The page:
Constructive Criticism



As a second-year columnist I have become accustomed to angry criticism levied from those at odds with my opinions. My personal e-mail account, the Spectrum e-mail account and my mailbox in 132 Student Union are often stuffed with comments from opposing readers, typically from conservative students attacking my left-of-center views.

In the last few weeks, however, I have been barraged with letters and even an irate phone call from activists appalled by my most recent column, "Activism for Activism's Sake," in which I criticize those who unthinkingly attach themselves to rallies - uninformed students who join up with the latest protest movements for the sake of making noise and demonstrating against a given issue.

The column in question came on the heels of The Spectrum's coverage of the Anti-Sweatshop Day of Action on Nov. 5, particularly my front-page article on the rally against sweatshop labor. UB's activities were part of a national, campus-based campaign sponsored by the National Labor Committee on Human Rights that called on universities to pressure companies producing their logo-bearing apparel to improve conditions in factories overseas, most notably in Bangladesh.

My column, which appeared the following Monday, expressed my dismay with certain aspects of the rally. This targeted attack on certain individuals was twisted by those who responded to my opinion into an all-out war against activism. My criticism of the tactics and lack of knowledge demonstrated by some of the rally participants was taken as evidence of my insensitivity to the injustices perpetuated by sweatshops around the world. In actuality, my column decried the fact that the complex issue of worldwide labor exploitation was reduced to sound bites, waving signs and mindless chants.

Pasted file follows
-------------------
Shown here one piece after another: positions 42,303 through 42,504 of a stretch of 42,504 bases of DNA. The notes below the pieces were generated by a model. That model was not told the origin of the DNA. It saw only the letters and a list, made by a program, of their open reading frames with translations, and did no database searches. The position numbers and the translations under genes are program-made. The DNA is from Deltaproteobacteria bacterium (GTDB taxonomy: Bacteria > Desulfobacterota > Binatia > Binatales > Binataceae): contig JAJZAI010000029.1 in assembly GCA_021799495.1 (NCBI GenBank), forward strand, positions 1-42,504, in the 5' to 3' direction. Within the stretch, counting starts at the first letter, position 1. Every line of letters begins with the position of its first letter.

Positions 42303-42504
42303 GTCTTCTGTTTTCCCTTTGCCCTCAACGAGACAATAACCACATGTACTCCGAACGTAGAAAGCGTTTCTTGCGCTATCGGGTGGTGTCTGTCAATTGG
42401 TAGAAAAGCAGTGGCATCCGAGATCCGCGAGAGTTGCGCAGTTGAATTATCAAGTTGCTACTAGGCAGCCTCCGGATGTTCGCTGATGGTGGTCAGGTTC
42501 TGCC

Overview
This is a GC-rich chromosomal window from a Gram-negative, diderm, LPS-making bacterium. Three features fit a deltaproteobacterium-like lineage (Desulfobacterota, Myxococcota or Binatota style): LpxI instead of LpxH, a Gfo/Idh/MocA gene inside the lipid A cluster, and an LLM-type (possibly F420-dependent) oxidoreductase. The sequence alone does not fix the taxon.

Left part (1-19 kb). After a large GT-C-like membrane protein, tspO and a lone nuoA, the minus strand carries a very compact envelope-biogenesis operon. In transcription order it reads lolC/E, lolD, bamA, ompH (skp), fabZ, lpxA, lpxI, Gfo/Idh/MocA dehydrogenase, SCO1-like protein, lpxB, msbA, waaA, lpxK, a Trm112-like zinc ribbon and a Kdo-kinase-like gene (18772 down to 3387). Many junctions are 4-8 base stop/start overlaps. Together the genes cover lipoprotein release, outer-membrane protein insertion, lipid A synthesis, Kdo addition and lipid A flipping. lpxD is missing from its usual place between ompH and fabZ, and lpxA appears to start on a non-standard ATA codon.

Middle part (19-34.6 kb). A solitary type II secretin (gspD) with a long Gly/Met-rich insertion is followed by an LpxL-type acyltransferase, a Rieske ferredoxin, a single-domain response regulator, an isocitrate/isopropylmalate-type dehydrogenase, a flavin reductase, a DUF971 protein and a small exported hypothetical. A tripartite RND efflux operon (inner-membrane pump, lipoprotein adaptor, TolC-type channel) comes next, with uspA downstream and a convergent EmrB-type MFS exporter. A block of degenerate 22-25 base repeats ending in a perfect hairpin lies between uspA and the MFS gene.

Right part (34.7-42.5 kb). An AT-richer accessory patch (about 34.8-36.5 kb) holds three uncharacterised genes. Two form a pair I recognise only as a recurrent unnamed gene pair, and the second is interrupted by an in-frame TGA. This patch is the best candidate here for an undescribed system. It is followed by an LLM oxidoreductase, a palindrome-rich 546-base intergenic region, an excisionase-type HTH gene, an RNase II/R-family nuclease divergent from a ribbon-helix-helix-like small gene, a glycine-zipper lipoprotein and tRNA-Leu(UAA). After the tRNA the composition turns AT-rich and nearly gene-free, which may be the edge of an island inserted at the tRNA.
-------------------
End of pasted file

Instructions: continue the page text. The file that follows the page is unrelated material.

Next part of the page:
Prior to the rally, I had the opportunity to speak with female garment workers from Bangladesh who were touring the country with the NLC, and hear the horrors of sweatshops from firsthand sources. Through a translator, the women described the hopelessness of their situation in a country where elite factory owners bribe government inspectors and young people who attempt to organize are fired and blacklisted from future employment.

Janu Akther, barely older than myself, began working at the age of 12 manufacturing baseball hats. With sparkling eyes miraculously untainted by a life seemingly too difficult for words, she described earnestly the pressure of production quotas, the physical abuse at the hands of supervisors and the devastatingly low wages such women are subjected to by U.S. multinationals.

The Bangladeshi women were perhaps most animated and emphatic when I asked them an oft-repeated question: are jobs, even exploitative jobs, more desirable than unemployment?

The answer was unequivocal. "In Bangladesh we have massive unemployment. We need these jobs desperately. If we don't have these jobs than we'll be without food and we'll be thrown out on the streets," said Rafiq Alam, the translator.